2020 & Beyond: Mapping the future

What does the Future hold for us – in technology, in finance, in education, at work and play and in our relationships – with our fellow beings, with digital entities? The tryst with 2020 is on everyone’s mind. From companies to teams to speculators of tomorrow – the date provides a fascinating milestone to wind our roads and wrap our roadmaps around.

Here are a 3 interesting vizualizations of the Future that look at 2020 and beyond.

1. The Future of Emerging Technology
Created by Michell Zappa’s Envisioning Technology, this large chart looks at the timeline from now (they have a 2011 and 2012 version) until around 2040. From Space Tourism to Optical Invisibility Cloaks and Weather Engineering – there is a place (and time) for all the techno-fantasies to move into the realm of reality in this beautifully crafted map. A high-res PDF map is available on the Envisioning Technology site for download.

2. Trends & Technology Timeline of the ‘Next 50 Years’
Richard Watson is a futurist, trend-watcher and the author of 2 books - Future Files,Future Minds and the custodian of the What’s Next website. Future Files is a fascinating and entertaining read and also features a number of Watson’s timelines – including The Innovation Timeline and The Extinction Timeline. These are also available online in the What’s Next site with a number of fairly regular revisions and updates. The “hugely popular” Trends and Technology Timeline from 2010 and beyond features trends around everything from Ageism and Anxiety to Individualism and Power-Shift-East. Modelled on the iconic London Tube Map, the key lines are representative of a trend. Worth a download and a closer look.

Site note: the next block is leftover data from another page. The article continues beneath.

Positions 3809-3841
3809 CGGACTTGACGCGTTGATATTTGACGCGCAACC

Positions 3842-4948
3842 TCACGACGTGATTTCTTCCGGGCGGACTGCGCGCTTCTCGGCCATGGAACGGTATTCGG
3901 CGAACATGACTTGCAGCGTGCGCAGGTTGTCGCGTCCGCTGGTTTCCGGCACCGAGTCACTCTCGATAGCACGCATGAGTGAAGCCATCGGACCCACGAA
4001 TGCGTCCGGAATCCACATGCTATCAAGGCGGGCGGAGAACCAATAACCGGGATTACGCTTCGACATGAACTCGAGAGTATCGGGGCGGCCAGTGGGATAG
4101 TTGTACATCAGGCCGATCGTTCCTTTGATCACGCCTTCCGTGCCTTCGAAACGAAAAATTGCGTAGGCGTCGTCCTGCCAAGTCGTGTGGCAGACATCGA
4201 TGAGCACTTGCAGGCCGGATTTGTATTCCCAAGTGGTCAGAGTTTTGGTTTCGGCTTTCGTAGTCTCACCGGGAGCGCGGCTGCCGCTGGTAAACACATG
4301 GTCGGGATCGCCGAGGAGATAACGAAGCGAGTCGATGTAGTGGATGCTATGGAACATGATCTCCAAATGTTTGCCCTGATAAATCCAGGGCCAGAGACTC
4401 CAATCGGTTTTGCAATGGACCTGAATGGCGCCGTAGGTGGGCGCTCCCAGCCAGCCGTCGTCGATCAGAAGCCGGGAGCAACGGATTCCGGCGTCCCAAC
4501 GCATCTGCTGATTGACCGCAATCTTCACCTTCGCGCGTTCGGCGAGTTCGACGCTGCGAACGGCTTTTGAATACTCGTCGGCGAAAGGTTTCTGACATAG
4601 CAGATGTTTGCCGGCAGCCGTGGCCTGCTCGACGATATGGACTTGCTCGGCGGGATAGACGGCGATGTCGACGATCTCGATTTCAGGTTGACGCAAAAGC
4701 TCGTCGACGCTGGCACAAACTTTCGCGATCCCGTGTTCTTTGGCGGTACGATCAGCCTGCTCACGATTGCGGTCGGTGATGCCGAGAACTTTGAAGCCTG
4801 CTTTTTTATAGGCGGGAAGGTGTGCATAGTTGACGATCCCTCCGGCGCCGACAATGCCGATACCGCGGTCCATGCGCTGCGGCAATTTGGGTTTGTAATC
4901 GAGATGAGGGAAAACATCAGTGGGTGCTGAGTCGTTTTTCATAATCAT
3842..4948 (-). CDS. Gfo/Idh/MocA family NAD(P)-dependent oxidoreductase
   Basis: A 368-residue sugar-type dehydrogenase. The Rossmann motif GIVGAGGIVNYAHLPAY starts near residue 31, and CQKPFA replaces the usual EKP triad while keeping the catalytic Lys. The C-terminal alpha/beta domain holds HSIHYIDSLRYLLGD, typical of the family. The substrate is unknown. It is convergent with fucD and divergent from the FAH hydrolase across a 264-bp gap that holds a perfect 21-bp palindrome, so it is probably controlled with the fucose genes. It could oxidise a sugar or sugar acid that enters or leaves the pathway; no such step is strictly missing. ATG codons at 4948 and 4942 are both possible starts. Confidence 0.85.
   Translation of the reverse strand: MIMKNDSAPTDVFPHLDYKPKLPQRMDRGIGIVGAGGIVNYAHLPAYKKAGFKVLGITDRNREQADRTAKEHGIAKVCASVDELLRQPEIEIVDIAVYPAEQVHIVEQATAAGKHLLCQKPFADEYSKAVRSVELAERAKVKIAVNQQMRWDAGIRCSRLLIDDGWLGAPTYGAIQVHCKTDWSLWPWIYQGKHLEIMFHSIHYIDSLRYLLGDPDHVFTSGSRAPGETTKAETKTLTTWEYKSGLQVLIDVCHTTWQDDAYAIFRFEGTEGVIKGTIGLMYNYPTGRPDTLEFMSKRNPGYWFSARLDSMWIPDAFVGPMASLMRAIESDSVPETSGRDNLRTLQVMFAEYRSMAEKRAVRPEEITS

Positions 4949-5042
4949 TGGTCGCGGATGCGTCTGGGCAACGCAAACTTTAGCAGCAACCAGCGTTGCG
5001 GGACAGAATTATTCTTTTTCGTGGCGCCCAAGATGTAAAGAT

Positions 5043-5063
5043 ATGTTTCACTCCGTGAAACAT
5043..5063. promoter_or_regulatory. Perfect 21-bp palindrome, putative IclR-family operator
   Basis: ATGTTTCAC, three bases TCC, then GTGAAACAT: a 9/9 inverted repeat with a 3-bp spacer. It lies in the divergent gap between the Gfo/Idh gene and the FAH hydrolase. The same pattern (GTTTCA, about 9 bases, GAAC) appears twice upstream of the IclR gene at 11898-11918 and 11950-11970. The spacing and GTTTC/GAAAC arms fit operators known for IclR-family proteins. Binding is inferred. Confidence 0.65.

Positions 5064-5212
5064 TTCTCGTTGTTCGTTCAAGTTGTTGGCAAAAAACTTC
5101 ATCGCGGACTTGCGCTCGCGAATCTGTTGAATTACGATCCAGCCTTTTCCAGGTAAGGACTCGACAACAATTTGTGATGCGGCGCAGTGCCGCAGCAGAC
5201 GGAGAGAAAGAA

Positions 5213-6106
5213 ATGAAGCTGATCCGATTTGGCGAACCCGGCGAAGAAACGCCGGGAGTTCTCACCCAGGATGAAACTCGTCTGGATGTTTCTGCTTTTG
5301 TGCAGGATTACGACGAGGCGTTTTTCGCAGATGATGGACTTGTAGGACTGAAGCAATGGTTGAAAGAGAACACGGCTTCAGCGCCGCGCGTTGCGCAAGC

3. The Future of EducationTechnology
Another collaborative and well crafted piece from Michell Zappa’s Envisioning Technology and TFE, the Future of Education Technology looks at interconnected trends playing out beyond the 2020 mark. As Micahel Zappa notes: “Models of teaching worldwide are being revolutionized and reconsidered in real-time, and it seems everybody is looking for the holy grail of how to future-proof their classrooms.” In addition to identifying underlying technological changes, the study maps “six key trends that link and contextualize said technologies, including classroom digitization, gamification and disintermediation.”

 

Hara Estroff Marano suggests that  “the future is always ideal: The fridge is stocked, the weather clear, the trains run on schedule and meetings end on time. Today, well, stuff happens.”

These visualizations don’t exactly take a stand on the ideal future, but unravel a possible sequence of interconnected events. There is enough food for thought here for those interested in the business of tomorrow – to read between the solid and dotted lines, to unravel, analyze and conjecture what it means for themselves, their industries, professional and personal lives. And there is room for more such visualizations.

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